Though we need to do more research here to understand why, and what can be done, probiotics might be a useful inclusion in the management of skin conditions.”

Q. Can probiotics clear up skin?

Q. Can probiotics clear up skin?

“Just like the gut, our skin has its own microbiome – an ecosystem of bacteria that help to modulate the immune system found in the gut and also keep the skin’s barrier re-enforced, which is essential for keeping moisture locked in.

Another one of the major roles of the gut is to clear waste from the body, and our diet and microbiome is essential for helping this process. Should the gut be slow and congested, an extra burden may be placed on other organs, such as the skin, to rid the body of waste. This may increase the chances of breakouts in some people. Keeping the gut moving daily by supporting our microbiome and eating plenty of fresh and colourful fibre-rich foods is a good idea.”

Q. Can prebiotics help my skin?

Q. Can prebiotics help my skin?

“Let’s use the analogy of a garden here – you can’t grow the right plants or expect your garden to thrive unless the soil is abundant, rich and healthy. Prebiotics provide a critical fuel source for the garden of bacteria living in your gut and, in so doing, help it to flourish and stay balanced.

Prebiotics are typically made up of fibre from vegetables, fruit, grains, pulses and nuts that our bacteria are able to break down by fermentation. This provides fuel for those bacteria, allowing them to thrive. Different prebiotics feed different strains of bacteria, so the more types of fibre we eat, the more diversity we have within our microbiome. Some research has shown that eating plenty of polyphenol prebiotics from raw cacao helps support beneficial bacteria known as Lactobacillus and Bifidobacterium in the gut11.

One of the other benefits of prebiotics is that they help to increase the levels of postbiotics known as short chain fatty acids (SCFAs). SCFAs such as butyrate have powerful anti-inflammatory properties, improve the pH of the gut, and aid immune, brain and gut health12. As we already know, reducing inflammation is essential for the management of skin disorders, and it may also slow the ageing process.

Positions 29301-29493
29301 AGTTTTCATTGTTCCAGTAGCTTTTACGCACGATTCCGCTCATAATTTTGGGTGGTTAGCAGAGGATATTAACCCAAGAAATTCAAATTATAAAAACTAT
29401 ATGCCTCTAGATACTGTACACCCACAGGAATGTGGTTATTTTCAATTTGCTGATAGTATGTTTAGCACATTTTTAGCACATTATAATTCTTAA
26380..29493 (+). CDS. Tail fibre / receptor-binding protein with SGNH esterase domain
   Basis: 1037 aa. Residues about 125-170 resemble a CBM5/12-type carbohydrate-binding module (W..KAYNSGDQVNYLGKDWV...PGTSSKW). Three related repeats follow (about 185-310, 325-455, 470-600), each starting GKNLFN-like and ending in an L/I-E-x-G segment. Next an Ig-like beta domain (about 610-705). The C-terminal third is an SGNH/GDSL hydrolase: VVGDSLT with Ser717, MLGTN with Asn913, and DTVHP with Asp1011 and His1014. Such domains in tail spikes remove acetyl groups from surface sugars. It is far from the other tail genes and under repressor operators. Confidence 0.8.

Q. Can probiotics cause skin problems?

Q. Can probiotics cause skin problems?

“Though taking probiotics is unlikely to cause dramatic skin problems, we always need to be extremely careful when embarking on any new supplements or dietary probiotics, especially if we have sensitive/reactive skin, intolerances and allergies. Those experiencing IBS or any digestive diseases such as inflammatory bowel disease should always consult their GP first for this reason.

Disclaimer

Certain supplements are used for different reasons and a one-size-fits-all approach shouldn’t be adopted. In addition, pregnant women and anyone on medication should always consult a doctor before embarking on a supplements programme. As with all articles on lizearle.com, this is no substitution for individual medical or nutritional advice.

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2. Iebba V, Totino V, Gagliardi A, Santangelo F, Cacciotti F, Trancassini M, Mancini C, Cicerone C, Corazziari E, Pantanella F, Schippa S. Eubiosis and dysbiosis: the two sides of the microbiota. New Microbiol. 2016 Jan;39(1):1-12.
3. Kim BS, Choi CW, Shin H, Jin SP, Bae JS, Han M, Seo EY, Chun J, Chung JH. Comparison of the Gut Microbiota of Centenarians in Longevity Villages of South Korea with Those of Other Age Groups. J Microbiol Biotechnol. 2019 Mar 28;29(3):429-440.
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10. Drago L, Iemoli E, Rodighiero V, Nicola L, De Vecchi E, Piconi S. Effects of Lactobacillus salivarius LS01 (DSM 22775) treatment on adult atopic dermatitis: a randomized placebo-controlled study. Int J Immunopathol Pharmacol. 2011 Oct-Dec;24(4):1037-48.
11. Yan HM, Zhao HJ, Guo DY, Zhu PQ, Zhang CL, Jiang W. Gut microbiota alterations in moderate to severe acne vulgaris patients. J Dermatol. 2018 Oct;45(10):1166-1171.